July 5, 2007

Managing public comments - human or machine?



In Alabama, the Baldwin County Commissioners are trying to decide whether to purchase a $2,783 machine called the Limitimer Pro 2000, in order to control their public comment period during meetings.

From the article in the Press-Register:

"The policy calls for public comments from individuals to be limited to five minutes, and three minutes per person for groups speaking on the same topic. In general, it is up to the commission's chairman, who changes every year, to enforce that policy."

Chairman Wayne Gruenloh finds it difficult to cut off a speaker in the midst of her/his comments, and has been known to let a speaker continue for over 20 minutes.

So is a timer necessary, or could the commissioners learn some skills and save themselves a few thousand dollars?

The chairperson is responsible for watching the clock, following the agenda, making sure meetings take place in an orderly and timely fashion, and ensuring that speakers respect everyone's time. Mr. Gruenloh might feel like a bad guy for interrupting speakers, but it's his job.

The chairman may consider using a hand signal to show the speaker that there are three minutes left and then one minute, or he may assign someone else at the meeting to do this. When time is up, the chairman may have to politely and tactfully interrupt the speaker and remind her to wrap it up.

The chair can say, "Excuse me, Ms. Jackson, please wrap up your remarks in the next 30 seconds." Or "Thank you for your comments, Ms. Jackson. Now we need to move on to the next speaker."

Yes, interrupting is awkward, but the speaker already knows there's a time limit, so the interruption is expected. And if a speaker is well-prepared before the meeting, she should be able to say what she needs to say in the allotted time.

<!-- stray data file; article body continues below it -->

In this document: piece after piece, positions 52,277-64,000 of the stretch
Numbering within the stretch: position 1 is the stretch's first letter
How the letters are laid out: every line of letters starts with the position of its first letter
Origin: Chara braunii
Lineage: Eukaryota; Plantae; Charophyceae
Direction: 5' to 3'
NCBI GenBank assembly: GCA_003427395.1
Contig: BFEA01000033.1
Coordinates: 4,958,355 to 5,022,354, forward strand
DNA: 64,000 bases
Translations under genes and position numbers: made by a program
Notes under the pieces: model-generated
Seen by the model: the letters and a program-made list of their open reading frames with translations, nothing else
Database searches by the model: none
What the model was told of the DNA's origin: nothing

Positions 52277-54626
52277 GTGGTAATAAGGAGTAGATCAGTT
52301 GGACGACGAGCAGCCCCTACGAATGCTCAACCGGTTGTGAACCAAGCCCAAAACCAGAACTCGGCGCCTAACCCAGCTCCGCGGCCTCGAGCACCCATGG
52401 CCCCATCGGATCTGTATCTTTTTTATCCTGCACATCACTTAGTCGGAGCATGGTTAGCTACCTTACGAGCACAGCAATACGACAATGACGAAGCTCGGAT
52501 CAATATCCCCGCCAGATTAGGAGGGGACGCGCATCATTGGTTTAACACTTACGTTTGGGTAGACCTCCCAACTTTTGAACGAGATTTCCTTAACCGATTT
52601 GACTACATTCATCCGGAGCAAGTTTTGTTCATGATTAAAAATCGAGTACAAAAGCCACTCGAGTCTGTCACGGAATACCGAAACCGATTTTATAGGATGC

If the speaker continues to talk, does not wrap up her remarks and blatantly disregards the chair, there's always the gavel.

It is not rude for the chair to do his job in keeping the meeting moving forward; however, it is rude and inconsiderate for a speaker to continue to talk and take up other speakers' time.

3 comments. Please add yours! :

Rowan Manahan said...

Or - they could just buy a really big, sand-filled, egg-timer that everyone in the room can see and have an anonymous flunky whose job it is to turn off the mic after 5 minutes.

A few cut-offs later, people will get the message.

When I am interviewing senior people and a presentation is part of the selection process I am astounded at how often they blithely run 20 and 30 percent over their time.

For a recent one - selecting the CEO for an NGO - we started by saying, "Imagine you are delivering this presentation on CNN. Unfortunately, the satellite will pass out of coverage in 12 minutes' time, cutting you dead. So you need to be really mindful of the clock. Go."

Only 2 out of 5 candidates stuck to their time ...

BaldwinReport said...

In other business, the commission voted to withdraw its consideration of spending $2,783 on a device to enforce public speaking policy time limits after Burt produced two hourglasses, suggesting the board should consider a much cheaper route.

But Burt said the county could save a lot of money by using hourglasses and a gavel. Commissioners said they plan to discuss the issue again at an upcoming work session.

Lisa Braithwaite said...

Hey Rowan, it sounds like they took your advice and got the egg timer. . .

Thanks for the update, BaldwinReport!

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